I have read for many years in marketing literature about how some camera’s viewfinder is “bright”. What does that mean? How would you know if your camera viewfinder is bright or dim? I prefer numbers to hand-waving.
After pondering the issue for a while, it occurred to me that most of us possess an instrument to readily figure out what bright means. Our phones have a built-in camera, and photos from those phones contain EXIF data. EXIF data can be inspected for the “brightness”, which is called “Light Value” (EV). Recall that 1 EV difference equals 1 stop of light.
I use the free program called “exiftool” to inspect the EXIF data. A link where I give more details on this program is here.
Taking a look at the EXIF data from a phone photo, it’s packed with useful information. Note that this Samsung Galaxy S6 phone has a 4.3mm, f/1.9 lens. Because of its teeny sensor, that’s the equivalent of a 28mm lens with a 65.5 degree field of view. Also note that the EXIF data shows a “Light Value” (8.4 shown above).
Why use your phone camera? Because it has a huge depth of focus and the lens fits neatly within your camera viewfinder while blocking external light.
If you use the same lens, aperture, and lighting conditions on each camera, then you can take a picture using your phone through different camera viewfinders and compare them for brightness, via the “Light Value” in the EXIF data.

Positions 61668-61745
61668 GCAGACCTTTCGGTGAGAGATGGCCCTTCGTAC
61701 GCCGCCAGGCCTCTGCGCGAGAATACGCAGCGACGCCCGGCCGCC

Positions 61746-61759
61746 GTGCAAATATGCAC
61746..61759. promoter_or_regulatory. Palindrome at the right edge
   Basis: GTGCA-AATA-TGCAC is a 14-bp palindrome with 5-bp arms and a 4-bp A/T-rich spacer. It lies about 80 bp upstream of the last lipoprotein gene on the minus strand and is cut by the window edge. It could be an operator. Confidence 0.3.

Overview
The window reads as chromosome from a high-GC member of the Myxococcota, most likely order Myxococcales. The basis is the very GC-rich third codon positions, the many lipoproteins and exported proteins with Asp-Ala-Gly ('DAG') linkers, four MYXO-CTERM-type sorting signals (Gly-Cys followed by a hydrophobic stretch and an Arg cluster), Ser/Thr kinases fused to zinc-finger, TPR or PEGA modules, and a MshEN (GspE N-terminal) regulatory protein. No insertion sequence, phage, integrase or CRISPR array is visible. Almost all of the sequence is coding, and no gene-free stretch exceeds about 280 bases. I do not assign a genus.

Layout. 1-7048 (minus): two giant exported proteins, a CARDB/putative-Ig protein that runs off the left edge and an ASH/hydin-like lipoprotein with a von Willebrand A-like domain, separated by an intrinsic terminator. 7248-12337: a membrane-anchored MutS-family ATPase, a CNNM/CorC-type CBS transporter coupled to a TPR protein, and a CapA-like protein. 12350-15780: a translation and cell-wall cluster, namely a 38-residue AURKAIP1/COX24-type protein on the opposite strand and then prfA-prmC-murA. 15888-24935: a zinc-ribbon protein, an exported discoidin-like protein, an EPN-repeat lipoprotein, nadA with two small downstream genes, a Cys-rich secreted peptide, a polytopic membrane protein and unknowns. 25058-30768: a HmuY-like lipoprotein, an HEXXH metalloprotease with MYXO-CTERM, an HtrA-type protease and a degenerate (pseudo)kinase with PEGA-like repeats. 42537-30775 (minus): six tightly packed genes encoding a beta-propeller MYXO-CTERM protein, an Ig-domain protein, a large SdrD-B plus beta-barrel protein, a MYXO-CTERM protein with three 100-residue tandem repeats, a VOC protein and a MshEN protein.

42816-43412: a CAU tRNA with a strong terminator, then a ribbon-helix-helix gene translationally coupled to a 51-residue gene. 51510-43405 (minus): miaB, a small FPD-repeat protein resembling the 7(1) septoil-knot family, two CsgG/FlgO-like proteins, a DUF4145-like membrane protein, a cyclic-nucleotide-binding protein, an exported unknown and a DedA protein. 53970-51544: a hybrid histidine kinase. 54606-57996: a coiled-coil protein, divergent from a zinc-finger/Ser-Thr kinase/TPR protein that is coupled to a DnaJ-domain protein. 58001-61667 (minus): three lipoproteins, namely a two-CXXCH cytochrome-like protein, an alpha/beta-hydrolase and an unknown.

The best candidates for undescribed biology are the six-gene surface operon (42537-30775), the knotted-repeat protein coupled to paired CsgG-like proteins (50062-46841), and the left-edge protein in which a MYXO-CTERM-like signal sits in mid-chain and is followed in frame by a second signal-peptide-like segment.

In the comparisons below, I took a look at the Nikon D610, D7000, and D500 camera viewfinders. I expected the D610 viewfinder to be the biggest and brightest, since it has a full-frame sensor. I was wrong. The D500 is better.
Please forgive the poor exposure in the phone photos below. It's not as smart as Nikon, and the large black expanse fooled the meter. I'm only interested in brightness (EV) and size in the frame, so the exposure technique just needs to be consistent for each camera viewfinder.
Nikon D610 Viewfinder. EV 8.4, 35mm
Nikon D7000 Viewfinder EV 8.1, 35mm
Nikon D500 Viewfinder EV 8.8, 35mm
Cropped view of D610 viewfinder
Cropped view D7000 viewfinder
Cropped view D500 viewfinder
The D610 viewfinder is EV 8.4 and the view width is 1896 pixels in the photo.
The D7000 viewfinder is EV 8.1 and the view width is 1694 pixels in the photo.
The D500 viewfinder is EV 8.8 and the view width is 1930 pixels in the photo.
It struck me that the D500 viewfinder looked bright and large, but I didn't know if it was a psychological effect or real. Now I know it's real. I was surprised to discover that it's even larger and brighter than my full-frame D610 viewfinder.
Try this test yourself; it's an easy way to compare camera viewfinder brightness, magnification, and even focus sensor sizes and focus sensor converage.